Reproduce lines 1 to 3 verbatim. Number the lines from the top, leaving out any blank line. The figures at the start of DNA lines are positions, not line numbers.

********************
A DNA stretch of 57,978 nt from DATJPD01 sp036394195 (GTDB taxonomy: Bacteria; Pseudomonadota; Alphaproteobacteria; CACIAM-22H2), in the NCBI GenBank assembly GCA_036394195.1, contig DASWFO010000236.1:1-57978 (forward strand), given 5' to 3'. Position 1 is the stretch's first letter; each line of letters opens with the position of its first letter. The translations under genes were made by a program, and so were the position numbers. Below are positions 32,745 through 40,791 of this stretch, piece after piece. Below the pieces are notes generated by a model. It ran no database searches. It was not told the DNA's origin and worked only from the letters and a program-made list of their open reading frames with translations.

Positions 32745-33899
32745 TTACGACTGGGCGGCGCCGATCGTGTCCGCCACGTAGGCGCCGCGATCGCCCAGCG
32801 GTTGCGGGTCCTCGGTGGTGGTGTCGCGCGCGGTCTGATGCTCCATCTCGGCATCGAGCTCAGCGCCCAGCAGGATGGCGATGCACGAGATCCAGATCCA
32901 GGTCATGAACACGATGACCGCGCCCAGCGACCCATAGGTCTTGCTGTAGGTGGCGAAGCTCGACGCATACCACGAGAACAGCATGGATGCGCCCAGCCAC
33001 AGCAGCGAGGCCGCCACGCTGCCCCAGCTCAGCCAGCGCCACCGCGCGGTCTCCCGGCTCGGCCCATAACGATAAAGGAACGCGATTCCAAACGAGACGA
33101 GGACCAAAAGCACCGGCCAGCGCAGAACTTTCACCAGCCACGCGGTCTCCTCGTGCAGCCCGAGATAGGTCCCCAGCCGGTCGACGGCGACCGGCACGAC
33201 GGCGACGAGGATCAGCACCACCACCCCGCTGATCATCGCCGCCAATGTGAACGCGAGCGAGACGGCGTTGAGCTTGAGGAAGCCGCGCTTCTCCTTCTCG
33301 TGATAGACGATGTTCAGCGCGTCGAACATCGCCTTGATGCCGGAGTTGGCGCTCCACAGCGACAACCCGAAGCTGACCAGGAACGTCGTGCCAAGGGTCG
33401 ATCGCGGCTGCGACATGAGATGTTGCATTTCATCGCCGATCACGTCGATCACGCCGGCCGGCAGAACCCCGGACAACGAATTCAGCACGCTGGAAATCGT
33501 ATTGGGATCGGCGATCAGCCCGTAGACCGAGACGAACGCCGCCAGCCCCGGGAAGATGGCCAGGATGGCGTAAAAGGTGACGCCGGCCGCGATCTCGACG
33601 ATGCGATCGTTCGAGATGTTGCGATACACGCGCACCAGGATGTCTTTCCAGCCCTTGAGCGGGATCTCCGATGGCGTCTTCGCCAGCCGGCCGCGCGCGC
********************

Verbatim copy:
A DNA stretch of 57,978 nt from DATJPD01 sp036394195 (GTDB taxonomy: Bacteria; Pseudomonadota; Alphaproteobacteria; CACIAM-22H2), in the NCBI GenBank assembly GCA_036394195.1, contig DASWFO010000236.1:1-57978 (forward strand), given 5' to 3'. Position 1 is the stretch's first letter; each line of letters opens with the position of its first letter. The translations under genes were made by a program, and so were the position numbers. Below are positions 32,745 through 40,791 of this stretch, piece after piece. Below the pieces are notes generated by a model. It ran no database searches. It was not told the DNA's origin and worked only from the letters and a program-made list of their open reading frames with translations.

Positions 32745-33899
32745 TTACGACTGGGCGGCGCCGATCGTGTCCGCCACGTAGGCGCCGCGATCGCCCAGCG